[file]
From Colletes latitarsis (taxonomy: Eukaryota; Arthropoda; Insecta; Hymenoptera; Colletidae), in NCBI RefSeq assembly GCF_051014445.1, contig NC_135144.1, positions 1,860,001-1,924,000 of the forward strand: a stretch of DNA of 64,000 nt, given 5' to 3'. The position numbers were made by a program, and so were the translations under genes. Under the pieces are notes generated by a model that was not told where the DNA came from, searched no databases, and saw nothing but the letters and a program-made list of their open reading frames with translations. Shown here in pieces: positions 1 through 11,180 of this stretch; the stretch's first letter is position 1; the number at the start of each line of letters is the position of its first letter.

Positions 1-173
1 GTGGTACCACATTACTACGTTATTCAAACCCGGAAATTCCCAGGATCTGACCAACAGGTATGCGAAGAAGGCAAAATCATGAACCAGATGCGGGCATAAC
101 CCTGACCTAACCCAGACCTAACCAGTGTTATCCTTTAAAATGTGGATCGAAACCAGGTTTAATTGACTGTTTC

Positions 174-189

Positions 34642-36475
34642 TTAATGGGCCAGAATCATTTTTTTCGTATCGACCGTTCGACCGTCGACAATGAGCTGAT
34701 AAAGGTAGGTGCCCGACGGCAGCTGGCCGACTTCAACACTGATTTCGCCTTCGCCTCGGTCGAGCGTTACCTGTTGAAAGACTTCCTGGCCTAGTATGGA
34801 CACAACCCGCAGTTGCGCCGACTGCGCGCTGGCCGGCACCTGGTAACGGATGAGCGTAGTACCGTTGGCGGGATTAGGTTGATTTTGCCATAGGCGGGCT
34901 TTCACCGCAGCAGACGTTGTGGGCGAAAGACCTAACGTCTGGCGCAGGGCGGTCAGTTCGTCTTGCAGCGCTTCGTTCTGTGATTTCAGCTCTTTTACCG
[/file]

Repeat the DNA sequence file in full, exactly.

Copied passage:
From Colletes latitarsis (taxonomy: Eukaryota; Arthropoda; Insecta; Hymenoptera; Colletidae), in NCBI RefSeq assembly GCF_051014445.1, contig NC_135144.1, positions 1,860,001-1,924,000 of the forward strand: a stretch of DNA of 64,000 nt, given 5' to 3'. The position numbers were made by a program, and so were the translations under genes. Under the pieces are notes generated by a model that was not told where the DNA came from, searched no databases, and saw nothing but the letters and a program-made list of their open reading frames with translations. Shown here in pieces: positions 1 through 11,180 of this stretch; the stretch's first letter is position 1; the number at the start of each line of letters is the position of its first letter.

Positions 1-173
1 GTGGTACCACATTACTACGTTATTCAAACCCGGAAATTCCCAGGATCTGACCAACAGGTATGCGAAGAAGGCAAAATCATGAACCAGATGCGGGCATAAC
101 CCTGACCTAACCCAGACCTAACCAGTGTTATCCTTTAAAATGTGGATCGAAACCAGGTTTAATTGACTGTTTC

Positions 174-189

Positions 34642-36475
34642 TTAATGGGCCAGAATCATTTTTTTCGTATCGACCGTTCGACCGTCGACAATGAGCTGAT
34701 AAAGGTAGGTGCCCGACGGCAGCTGGCCGACTTCAACACTGATTTCGCCTTCGCCTCGGTCGAGCGTTACCTGTTGAAAGACTTCCTGGCCTAGTATGGA
34801 CACAACCCGCAGTTGCGCCGACTGCGCGCTGGCCGGCACCTGGTAACGGATGAGCGTAGTACCGTTGGCGGGATTAGGTTGATTTTGCCATAGGCGGGCT
34901 TTCACCGCAGCAGACGTTGTGGGCGAAAGACCTAACGTCTGGCGCAGGGCGGTCAGTTCGTCTTGCAGCGCTTCGTTCTGTGATTTCAGCTCTTTTACCG